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It is all about the ball
Take a unique look at Frank Clark's sack forced fumble that was recovered by Jordan Hill in the endzone for a touchdown during the Seahawks final preseason game of the season against the Raiders. Make sure next time you are at CenturyLink Field you check out the Seahawks mobile app to watch all of the live video streams throughout the game. Watch
Take a unique look at Tyler Lockett's 63-yard touchdown catch from Russell Wilson during the Seahawks final preseason game of the season against the Raiders. Make sure next time you are at CenturyLink Field you check out the Seahawks mobile app to watch all of the live video streams throughout the game. Watch
It’s all about the ball. Or perhaps that should be: It’s all about the ball. Or even: IT’S ALL ABOUT THE BALL.
When it comes to Pete Carroll’s proven assortment of sayings, mantras and avenues to success, none is more important – or pertinent to Sunday’s game against the San Diego Chargers at Qwest Field.
“It’s just as clear as it can be, and it always has been,” the Seahawks coach said. “It’s been our main theme and our approach in our football as long as I can remember.”
All Carroll has to do to drive home the point to his players is point to the Seahawks’ first two games. In their opener, they had two turnovers – including an interception return for a touchdown by cornerback Marcus Trufant – while slapping the San Francisco 49ers with a 31-6 loss at Qwest Field. Last week in Denver, the Seahawks turned to ball over four times while dropping a 31-14 decision to the Broncos.
But the Chargers also can relate. They did not create a turnover in their season-opening loss to the Chiefs in Kansas City, then came up with six while routing the Jacksonville Jaguars 38-13 last week.
“It’s not just one side,” Carroll said. “It’s not just giving it up; it’s getting the ball, too. The defense can balance out a mistake or two by an offense by taking the football away.
“It’s the No. 1 emphasis in the program, which is why it hurt so much to see it be a big factor in the game last week.”
And that it was. Quarterback Matt Hasselbeck had passes intercepted at the Broncos’ 4- and 9-yard lines in the first half and the Broncos’ 38 in the fourth quarter. Rookie Walter Thurmond muffed a punt in the first quarter that was recovered by the Broncos at the Seahawks’ 13-yard line to set up Denver’s first touchdown.
Those four turnovers created at least a 13-point swing in the game, not to mention wringing momentum from the drives that preceded Hasselbeck’s interceptions.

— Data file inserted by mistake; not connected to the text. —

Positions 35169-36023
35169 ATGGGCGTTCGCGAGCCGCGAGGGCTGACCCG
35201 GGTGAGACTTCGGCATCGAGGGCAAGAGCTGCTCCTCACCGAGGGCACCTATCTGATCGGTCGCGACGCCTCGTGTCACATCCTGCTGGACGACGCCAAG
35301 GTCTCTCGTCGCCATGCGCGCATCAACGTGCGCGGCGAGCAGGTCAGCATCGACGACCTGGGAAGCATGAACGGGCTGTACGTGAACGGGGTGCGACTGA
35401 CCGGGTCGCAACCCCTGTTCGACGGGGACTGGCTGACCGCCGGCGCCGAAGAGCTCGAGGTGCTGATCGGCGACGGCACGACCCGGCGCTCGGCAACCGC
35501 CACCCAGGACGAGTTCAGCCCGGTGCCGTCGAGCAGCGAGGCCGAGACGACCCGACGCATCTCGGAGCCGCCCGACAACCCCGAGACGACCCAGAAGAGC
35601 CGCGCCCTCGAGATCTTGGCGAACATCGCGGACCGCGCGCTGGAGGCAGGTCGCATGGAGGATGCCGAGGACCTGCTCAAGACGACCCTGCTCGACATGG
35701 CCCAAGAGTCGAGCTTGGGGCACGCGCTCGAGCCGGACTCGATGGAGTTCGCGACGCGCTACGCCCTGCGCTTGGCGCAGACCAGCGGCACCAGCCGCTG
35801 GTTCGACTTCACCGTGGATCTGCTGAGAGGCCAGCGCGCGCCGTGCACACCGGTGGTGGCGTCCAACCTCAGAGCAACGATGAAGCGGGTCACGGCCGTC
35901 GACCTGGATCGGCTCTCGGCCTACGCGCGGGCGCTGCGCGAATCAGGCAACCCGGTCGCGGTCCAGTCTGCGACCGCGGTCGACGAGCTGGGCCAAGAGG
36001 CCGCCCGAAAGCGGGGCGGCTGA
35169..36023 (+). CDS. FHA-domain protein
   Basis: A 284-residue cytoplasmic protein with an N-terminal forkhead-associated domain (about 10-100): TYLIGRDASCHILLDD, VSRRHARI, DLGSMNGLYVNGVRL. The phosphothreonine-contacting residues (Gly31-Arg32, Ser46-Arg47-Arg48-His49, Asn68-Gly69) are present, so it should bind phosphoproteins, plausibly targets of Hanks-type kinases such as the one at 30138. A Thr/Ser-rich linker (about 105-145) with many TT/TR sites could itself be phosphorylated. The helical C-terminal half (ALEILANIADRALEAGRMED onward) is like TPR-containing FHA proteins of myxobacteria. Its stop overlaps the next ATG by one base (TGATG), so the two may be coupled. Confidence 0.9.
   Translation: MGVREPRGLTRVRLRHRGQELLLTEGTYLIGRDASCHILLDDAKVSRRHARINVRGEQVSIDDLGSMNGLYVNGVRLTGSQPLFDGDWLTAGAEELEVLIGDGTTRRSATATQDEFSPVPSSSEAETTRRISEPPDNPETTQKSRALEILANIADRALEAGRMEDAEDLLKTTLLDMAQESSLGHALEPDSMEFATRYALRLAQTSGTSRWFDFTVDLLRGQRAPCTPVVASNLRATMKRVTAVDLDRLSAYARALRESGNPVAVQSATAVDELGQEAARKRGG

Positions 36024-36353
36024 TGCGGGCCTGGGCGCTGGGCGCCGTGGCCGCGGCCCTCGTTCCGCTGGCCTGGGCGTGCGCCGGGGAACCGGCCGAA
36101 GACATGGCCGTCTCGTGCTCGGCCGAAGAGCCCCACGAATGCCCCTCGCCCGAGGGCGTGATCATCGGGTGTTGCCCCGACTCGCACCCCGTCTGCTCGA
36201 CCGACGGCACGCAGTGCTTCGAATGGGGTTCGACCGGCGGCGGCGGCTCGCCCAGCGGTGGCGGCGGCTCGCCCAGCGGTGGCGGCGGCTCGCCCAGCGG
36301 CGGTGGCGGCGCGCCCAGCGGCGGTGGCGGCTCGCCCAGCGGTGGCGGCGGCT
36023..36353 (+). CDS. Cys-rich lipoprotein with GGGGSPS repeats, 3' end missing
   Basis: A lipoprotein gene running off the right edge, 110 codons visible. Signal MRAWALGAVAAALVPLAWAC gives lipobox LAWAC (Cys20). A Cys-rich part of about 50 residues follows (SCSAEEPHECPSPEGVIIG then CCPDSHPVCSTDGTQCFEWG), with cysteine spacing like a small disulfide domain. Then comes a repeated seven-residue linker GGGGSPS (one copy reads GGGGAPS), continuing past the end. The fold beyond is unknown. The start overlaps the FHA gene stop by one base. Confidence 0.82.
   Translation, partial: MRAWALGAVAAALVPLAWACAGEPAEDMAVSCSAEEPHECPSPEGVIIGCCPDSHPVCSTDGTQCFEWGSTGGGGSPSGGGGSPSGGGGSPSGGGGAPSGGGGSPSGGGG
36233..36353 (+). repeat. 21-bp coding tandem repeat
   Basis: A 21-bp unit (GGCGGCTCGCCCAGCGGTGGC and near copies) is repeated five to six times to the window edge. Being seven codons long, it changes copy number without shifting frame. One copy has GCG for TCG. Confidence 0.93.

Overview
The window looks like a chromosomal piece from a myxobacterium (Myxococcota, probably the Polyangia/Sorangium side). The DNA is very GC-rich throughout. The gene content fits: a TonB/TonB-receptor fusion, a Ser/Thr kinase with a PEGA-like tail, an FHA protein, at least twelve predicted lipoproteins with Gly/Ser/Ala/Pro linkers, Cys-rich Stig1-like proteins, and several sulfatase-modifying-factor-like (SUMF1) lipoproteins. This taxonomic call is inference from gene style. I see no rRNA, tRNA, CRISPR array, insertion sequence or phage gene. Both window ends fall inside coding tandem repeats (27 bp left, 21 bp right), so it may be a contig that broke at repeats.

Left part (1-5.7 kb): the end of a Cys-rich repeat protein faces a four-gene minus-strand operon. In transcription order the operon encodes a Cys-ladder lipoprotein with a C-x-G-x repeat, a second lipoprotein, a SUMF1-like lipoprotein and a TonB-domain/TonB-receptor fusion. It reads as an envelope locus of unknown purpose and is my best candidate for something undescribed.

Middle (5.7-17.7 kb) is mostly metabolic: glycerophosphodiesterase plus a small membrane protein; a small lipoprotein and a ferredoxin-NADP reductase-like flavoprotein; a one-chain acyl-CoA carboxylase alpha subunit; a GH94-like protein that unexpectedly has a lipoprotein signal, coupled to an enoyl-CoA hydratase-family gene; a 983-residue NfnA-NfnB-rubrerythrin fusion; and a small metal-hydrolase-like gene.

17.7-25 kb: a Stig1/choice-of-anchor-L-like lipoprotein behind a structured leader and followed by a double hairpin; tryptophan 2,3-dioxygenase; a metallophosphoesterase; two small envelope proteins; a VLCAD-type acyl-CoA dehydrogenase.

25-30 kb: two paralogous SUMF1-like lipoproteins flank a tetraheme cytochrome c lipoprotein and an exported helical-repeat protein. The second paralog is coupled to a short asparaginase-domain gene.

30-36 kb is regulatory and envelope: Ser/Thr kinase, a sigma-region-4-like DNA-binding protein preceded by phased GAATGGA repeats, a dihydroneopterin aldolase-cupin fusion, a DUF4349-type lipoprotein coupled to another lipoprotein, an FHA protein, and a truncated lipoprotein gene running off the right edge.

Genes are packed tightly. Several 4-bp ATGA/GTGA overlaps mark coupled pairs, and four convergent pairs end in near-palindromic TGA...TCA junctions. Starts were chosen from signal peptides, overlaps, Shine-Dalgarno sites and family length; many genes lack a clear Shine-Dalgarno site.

“Pete said it very plainly in our first meeting on Monday,” Hasselbeck said. “He said, ‘There’s really nothing else to say.’ Like if you can’t grasp that concept, then you’re not going to get what we’re all about. And we’re all about turnover ratio.”
And it’s not just the Seahawks and Chargers that have been tripped up by their own turnovers.
“You see that all across the NFL,” Hasselbeck said. “And you probably see it in college football and you probably see it in high school football. It’s really no secret.”
Of the 13 teams that lead their divisions, or share the lead, nine have plus ratings in the take-away/give-away ratio – with the Seahawks (minus-3) and Arizona Cardinals (minus-2) of the NFC West comprising half the have-not teams. Of the 13 teams that are plus-2 or better, their combined record is 18-8. Of the eight teams with 2-0 records, only the Houston Texans are on the minus side of the turnover line.
“It’s what we’re about all the time,” Hasselbeck said. “It’s what we focus on. Last week, we didn’t do a good job of it. But, we know that the Chargers are a good football team and they’ve been a good football team for years.
“It’s something that we’ve got to be aware of – they’re very opportunistic in the secondary and do a good job of stripping the ball, as well.”
Watching one team generate six turnovers in one game helped Carroll drive home his point this week, especially because that team was the Chargers.
“They were on fire last week,” Carroll said. “The ball was getting tipped. They knocked it out. Forced fumbles. They did everything.
“Their staff has always been determined to get the football, as well, and they’ve done a nice job over the years and they surely saw the benefits of it.”
Which, of course, Carroll turned into a benefit as he prepared his team this week.
“We have to do a great job at protecting and a great job at decision-making, or we’ll make it easy on them,” he said. “You can see around the league how obvious it is: The teams that turned the football over a bunch didn’t have a chance, and those that got close played a great football game in spite of it.
“It’s very difficult if you’re giving up the football. So, as always, it will continue to be a major emphasis for us.”
That’s why this week – even more than ever – it’s all about the ball. Read